Dec 30, 2013 ELV Systems
GrandCare – an assistance system for independent seniors, their families and care partners – was featured just yesterday is not just one, but two stories in the New York Times.
Technologies Help Adult Children Monitor Aging Parents: In the general scheme of life, parents are the ones who keep tabs on the children. But now, a raft of new technology is making it possible for adult children to monitor to a stunningly precise degree the daily movements and habits of their aging parents. The purpose is to provide enough supervision to make it possible for elderly people to stay in their homes rather than move to an assisted-living facility or nursing home – a goal almost universally embraced as both emotionally and financially desirable. Read more »
The Technology for Monitoring Elderly Relatives: For those with advanced physical ailments, the ability to contact emergency personnel may not be enough. It wasn’t for Jean Roberts, a 79-year-old retired nurse who had a brain aneurysm 20 years ago, and now suffers from a seizure disorder. She and her daughter, Carol, 52, who is also disabled, set up a system of customized sensors from GrandCare Systems. Read more »
To learn more about how GrandCare can benefit your family, contact Home Controls at 800-266-8765 to find a local authorized dealer near you.
Here is the original post: Home Controls
Our friends at GrandCare Systems – a home health assistance system for independent seniors, their families and care partner available through Home Controls – found this very interesting tidbit of news. It is a very telling sign for times to come, and we do believe GMU is very forward-thinking in this industry!
Building on its reputation as a pioneer in the senior housing field, George Mason University has announced the launch of the nation’s first degree for executives seeking to manage the country’s active adult, assisted living, continuing care retirement, and related senior housing communities. As approved by the State Council of Higher Education for Virginia, the new Master of Science in Senior Housing Administration (MSHA) begins in the fall 2010 semester.
“The first of 78 million baby boomers will turn 65 next year, and their interest and expectations for retirement housing will be high,” says Andrew Carle, a former senior housing executive and director of the Program in Assisted Living/Senior Housing Administration. “Just as the Cornell School of Hotel Administration set the standard for the hospitality industry, we want to set the standard moving forward for senior housing.”
Administered through the College of Health and Human Services, the degree will offer coursework in senior housing and health care administration, as well as an interdisciplinary range of topics including business administration, aging, ethics, health policy, assistive technology, therapeutic recreation, and Alzheimer’s disease. For the university, the degree expands its existing Assisted Living/Senior Housing Administration curricula which, when launched in 2001, was the first in the nation to offer both undergraduate and graduate concentrations dedicated exclusively to the field. More than 300 students have completed coursework within the Program to date, including internships within more than 60 senior housing communities.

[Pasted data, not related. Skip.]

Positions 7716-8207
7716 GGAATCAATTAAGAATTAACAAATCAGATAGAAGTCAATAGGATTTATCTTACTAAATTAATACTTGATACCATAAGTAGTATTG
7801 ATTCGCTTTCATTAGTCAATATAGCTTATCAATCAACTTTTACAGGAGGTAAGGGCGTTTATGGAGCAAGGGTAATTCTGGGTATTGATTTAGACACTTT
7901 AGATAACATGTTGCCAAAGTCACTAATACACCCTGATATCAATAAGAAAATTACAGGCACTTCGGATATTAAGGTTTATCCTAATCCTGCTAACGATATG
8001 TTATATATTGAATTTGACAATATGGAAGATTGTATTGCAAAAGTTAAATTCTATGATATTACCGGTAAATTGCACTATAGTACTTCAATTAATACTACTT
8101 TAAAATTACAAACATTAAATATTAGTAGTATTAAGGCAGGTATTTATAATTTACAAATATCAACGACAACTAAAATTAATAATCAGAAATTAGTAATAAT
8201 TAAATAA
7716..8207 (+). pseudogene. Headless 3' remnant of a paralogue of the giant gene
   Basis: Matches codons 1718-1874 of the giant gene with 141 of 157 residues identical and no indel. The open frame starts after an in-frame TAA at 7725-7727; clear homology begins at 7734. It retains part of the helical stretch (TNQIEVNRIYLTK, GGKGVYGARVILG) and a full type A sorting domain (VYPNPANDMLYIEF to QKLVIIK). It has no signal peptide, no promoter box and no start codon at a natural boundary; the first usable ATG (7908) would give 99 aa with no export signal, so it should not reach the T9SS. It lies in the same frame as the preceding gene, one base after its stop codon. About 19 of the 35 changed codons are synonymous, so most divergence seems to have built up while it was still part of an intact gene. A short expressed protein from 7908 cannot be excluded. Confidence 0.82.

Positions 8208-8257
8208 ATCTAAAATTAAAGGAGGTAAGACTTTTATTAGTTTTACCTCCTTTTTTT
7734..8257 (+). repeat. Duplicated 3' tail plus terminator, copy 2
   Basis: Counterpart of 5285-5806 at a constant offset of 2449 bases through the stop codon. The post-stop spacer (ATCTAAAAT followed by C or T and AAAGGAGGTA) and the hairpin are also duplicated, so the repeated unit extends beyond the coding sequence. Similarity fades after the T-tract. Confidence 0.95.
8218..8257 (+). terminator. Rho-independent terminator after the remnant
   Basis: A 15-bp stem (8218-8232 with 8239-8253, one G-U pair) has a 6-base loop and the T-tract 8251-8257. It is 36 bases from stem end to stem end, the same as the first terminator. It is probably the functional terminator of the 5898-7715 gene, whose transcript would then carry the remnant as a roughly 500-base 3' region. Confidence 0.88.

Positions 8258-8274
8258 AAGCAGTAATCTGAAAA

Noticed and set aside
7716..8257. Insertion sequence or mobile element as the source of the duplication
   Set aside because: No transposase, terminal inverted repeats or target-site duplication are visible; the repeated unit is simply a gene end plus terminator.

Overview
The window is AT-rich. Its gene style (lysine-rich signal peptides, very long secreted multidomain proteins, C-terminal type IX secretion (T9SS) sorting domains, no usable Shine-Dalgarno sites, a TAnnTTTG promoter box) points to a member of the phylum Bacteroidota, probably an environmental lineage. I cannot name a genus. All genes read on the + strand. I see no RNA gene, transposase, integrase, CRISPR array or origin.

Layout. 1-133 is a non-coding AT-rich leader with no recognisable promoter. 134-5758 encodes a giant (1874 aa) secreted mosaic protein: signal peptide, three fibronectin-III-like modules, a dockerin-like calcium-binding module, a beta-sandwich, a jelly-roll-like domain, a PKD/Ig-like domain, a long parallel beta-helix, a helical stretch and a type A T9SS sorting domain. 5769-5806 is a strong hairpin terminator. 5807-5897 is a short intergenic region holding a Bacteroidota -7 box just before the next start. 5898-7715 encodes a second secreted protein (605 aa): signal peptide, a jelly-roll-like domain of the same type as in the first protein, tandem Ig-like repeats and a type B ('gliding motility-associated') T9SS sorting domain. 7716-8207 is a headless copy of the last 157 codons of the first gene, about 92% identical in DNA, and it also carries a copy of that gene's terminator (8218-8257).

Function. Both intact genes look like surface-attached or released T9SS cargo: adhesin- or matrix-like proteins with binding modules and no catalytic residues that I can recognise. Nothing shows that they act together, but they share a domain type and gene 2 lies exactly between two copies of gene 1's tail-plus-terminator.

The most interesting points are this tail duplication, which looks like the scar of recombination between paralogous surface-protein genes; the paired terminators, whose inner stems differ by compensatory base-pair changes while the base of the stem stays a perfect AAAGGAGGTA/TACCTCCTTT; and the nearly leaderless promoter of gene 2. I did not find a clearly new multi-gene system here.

A cottage industry through the 1980’s, senior housing today is represented by a host of national and regional providers, with up to 400 communities each. Assisted living communities typically combine housing, hospitality and basic health care under one roof. Continuing care retirement communities, which include independent as well as assisted living and skilled nursing services, may house more than 2,000 seniors, employ more than 1,000 staff and manage real estate valued at more than $500 million.
In addition to community administrators, large companies require regional, divisional and corporate executives. Administrator positions in current communities are typically filled by individuals with degrees in business, health care or nursing, but with the National Institute on Aging estimating that one of every five people in the U.S. will be over the age of 65 by 2030, demand for executives trained in the unique aspects of senior housing will grow.
“The industry is projected to double to more than 100,000 communities housing 5 million seniors in the next two decades,” says P.J. Maddox, chair of Mason’s Department of Health Administration and Policy. “We expect executive positions in the field to be among the fastest growing career paths in the U.S.” Applications for admission for the new degree will be accepted through the College of Health and Human Services beginning April 1, 2010. The deadline to apply for Fall study is July 1, 2010. Additional information, including degree requirements, is available at http://assistedliving.gmu.edu, or by calling the Program in Assisted Living/Senior Housing Administration at 703-993-9131.
Original post: Home Controls